Did you get an invite to the biggest party of the summer? No, not the London riots that became a street party for more than one thousand looters, rather the one to Leon Black’s 60th birthday party in New York’s Hamptons.
Black’s bash generated a lot of exposure in the New York Times, as we report on page 4. Apart from big revelations like Elton John’s song list, the newspaper blew the lid on this little exchange between Goldman Sachs chief Lloyd Blankfein and Blackstone’s Steve Schwarzman: “Your 60th got us into the financial crisis. Let’s hope this party gets us out of it.”
Not to be outdone by the Times, PERE also has thrown a bit of a spotlight on those operating in the public arena for this issue. Coincidentally, the firms of both Blankfein and Schwarzman figure to some extent.
On page 15, James Comtois explores the quick tempo of Blackstone’s latest fundraise and the wave of LP commitments that have been made to that fund and other big fundraises this summer. As an aside, one competitor to Blackstone wondered out loud recently whether being public gave the firm an advantage and might even help explain why it is outbidding rivals in auctions.
Mind you, being public hasn’t necessarily helped Goldman Sachs and its Real Estate Principal Investment Area. One of its funds had lost so much value that staff actually assumed it was all over two years ago. However, the longer term prognosis, as Jonathan Brasse reports on page 8, suggests things are less clear cut that they might first appear. Indeed, the firm’s future might hinge more on Volcker than performance.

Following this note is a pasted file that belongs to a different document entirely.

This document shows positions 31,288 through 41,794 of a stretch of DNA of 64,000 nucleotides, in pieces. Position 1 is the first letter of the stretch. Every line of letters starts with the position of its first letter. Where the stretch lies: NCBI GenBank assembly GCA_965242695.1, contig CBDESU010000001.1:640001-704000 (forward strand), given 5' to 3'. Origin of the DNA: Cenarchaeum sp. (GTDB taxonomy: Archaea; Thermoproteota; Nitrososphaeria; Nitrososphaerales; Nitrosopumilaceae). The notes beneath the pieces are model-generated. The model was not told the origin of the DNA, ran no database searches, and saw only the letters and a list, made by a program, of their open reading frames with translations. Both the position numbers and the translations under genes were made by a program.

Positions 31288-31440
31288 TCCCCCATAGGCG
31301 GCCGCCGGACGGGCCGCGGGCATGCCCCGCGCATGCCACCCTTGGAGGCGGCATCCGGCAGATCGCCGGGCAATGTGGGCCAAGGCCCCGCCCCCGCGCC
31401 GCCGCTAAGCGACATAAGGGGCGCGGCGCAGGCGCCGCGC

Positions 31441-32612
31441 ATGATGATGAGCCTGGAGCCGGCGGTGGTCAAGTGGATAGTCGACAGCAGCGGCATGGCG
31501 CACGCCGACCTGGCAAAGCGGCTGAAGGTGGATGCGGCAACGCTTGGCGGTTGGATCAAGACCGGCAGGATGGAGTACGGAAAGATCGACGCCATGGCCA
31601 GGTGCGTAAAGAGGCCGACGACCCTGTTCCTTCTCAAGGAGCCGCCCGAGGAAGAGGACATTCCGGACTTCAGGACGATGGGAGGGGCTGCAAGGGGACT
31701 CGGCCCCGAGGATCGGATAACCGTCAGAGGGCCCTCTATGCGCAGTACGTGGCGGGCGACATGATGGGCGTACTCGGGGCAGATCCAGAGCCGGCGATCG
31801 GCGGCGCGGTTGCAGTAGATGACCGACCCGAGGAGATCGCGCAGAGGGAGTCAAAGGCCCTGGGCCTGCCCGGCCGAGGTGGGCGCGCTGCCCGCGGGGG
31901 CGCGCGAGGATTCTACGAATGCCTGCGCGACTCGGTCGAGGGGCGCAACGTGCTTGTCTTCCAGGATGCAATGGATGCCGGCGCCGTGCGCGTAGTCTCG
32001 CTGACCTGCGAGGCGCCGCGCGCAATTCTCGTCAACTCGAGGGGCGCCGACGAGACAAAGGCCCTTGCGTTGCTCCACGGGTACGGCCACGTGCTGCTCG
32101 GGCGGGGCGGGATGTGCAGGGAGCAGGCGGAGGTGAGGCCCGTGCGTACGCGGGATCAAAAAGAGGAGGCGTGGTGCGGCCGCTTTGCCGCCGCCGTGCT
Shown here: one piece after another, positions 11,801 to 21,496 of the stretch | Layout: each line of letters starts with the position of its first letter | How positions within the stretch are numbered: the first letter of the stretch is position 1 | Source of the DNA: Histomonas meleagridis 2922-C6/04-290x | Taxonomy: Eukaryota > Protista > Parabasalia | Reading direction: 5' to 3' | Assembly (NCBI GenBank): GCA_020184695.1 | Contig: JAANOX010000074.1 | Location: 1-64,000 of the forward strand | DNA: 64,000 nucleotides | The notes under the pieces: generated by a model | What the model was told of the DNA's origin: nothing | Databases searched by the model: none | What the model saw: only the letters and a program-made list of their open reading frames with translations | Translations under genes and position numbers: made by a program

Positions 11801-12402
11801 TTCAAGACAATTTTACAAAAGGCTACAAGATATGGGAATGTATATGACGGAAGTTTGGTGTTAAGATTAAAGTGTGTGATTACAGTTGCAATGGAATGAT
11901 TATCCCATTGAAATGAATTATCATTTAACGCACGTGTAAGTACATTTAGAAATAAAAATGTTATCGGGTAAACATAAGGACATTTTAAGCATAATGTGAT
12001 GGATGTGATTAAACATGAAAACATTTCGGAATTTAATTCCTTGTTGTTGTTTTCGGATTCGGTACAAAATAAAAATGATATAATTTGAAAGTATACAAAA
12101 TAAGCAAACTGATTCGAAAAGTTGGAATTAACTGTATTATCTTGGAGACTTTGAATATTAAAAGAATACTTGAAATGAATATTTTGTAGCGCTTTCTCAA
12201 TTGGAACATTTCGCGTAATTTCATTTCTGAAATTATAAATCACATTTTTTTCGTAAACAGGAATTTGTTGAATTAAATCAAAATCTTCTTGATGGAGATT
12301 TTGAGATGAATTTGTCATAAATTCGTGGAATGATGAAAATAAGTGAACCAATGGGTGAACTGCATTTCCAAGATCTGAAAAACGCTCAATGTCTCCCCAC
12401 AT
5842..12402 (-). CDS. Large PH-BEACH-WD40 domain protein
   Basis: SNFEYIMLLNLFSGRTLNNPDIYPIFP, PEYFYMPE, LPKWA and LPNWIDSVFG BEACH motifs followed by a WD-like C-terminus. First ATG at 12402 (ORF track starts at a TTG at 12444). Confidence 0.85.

Fortress, on the other hand, sees a more certain future for its real estate credit team led by Peter Briger. Starting on page 28, Jonathan Brasse takes you behind the scenes with this crew that likes to get down ‘n dirty with real estate to find value where others only see risk.
But for a big spotlight on public firms, read Evelyn Lee’s report on REITs, beginning on page 36. There is a blurring of the lines at present as REITs ramp up private fund operations and private investment firms consider non-listed REIT structures.
Our other focus is on the emerging markets of Europe, where attention seems to be returning. On page 40, yours truly looks at the private firms and REITs buying in Russia, as well as signs of increased activity in Turkey and the Baltics. So, see you on the next flight to Moscow.
In the meantime, let’s get this (public) party started.